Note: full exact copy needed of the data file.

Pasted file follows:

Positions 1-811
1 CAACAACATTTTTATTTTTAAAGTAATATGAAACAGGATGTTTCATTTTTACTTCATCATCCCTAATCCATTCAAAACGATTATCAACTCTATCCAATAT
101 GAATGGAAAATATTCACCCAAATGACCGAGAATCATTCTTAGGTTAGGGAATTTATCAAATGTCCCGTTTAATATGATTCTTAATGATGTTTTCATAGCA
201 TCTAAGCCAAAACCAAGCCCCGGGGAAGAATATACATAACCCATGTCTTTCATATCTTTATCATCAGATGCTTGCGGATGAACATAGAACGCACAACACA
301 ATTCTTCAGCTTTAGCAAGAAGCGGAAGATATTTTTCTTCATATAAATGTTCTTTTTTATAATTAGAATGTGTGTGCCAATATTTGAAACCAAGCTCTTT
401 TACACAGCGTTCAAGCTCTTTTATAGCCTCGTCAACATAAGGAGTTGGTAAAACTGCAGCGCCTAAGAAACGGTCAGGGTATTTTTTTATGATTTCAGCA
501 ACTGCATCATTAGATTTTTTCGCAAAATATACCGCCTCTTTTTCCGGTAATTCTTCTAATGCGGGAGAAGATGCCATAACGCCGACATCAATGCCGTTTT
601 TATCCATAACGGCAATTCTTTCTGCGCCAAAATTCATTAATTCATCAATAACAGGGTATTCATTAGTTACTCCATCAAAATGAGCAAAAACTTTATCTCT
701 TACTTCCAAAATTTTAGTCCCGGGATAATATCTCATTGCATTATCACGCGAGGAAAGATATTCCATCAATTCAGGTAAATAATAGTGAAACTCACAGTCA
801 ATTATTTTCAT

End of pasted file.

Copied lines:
Positions 1-811
1 CAACAACATTTTTATTTTTAAAGTAATATGAAACAGGATGTTTCATTTTTACTTCATCATCCCTAATCCATTCAAAACGATTATCAACTCTATCCAATAT
101 GAATGGAAAATATTCACCCAAATGACCGAGAATCATTCTTAGGTTAGGGAATTTATCAAATGTCCCGTTTAATATGATTCTTAATGATGTTTTCATAGCA
201 TCTAAGCCAAAACCAAGCCCCGGGGAAGAATATACATAACCCATGTCTTTCATATCTTTATCATCAGATGCTTGCGGATGAACATAGAACGCACAACACA
301 ATTCTTCAGCTTTAGCAAGAAGCGGAAGATATTTTTCTTCATATAAATGTTCTTTTTTATAATTAGAATGTGTGTGCCAATATTTGAAACCAAGCTCTTT
401 TACACAGCGTTCAAGCTCTTTTATAGCCTCGTCAACATAAGGAGTTGGTAAAACTGCAGCGCCTAAGAAACGGTCAGGGTATTTTTTTATGATTTCAGCA
501 ACTGCATCATTAGATTTTTTCGCAAAATATACCGCCTCTTTTTCCGGTAATTCTTCTAATGCGGGAGAAGATGCCATAACGCCGACATCAATGCCGTTTT
601 TATCCATAACGGCAATTCTTTCTGCGCCAAAATTCATTAATTCATCAATAACAGGGTATTCATTAGTTACTCCATCAAAATGAGCAAAAACTTTATCTCT
701 TACTTCCAAAATTTTAGTCCCGGGATAATATCTCATTGCATTATCACGCGAGGAAAGATATTCCATCAATTCAGGTAAATAATAGTGAAACTCACAGTCA
801 ATTATTTTCAT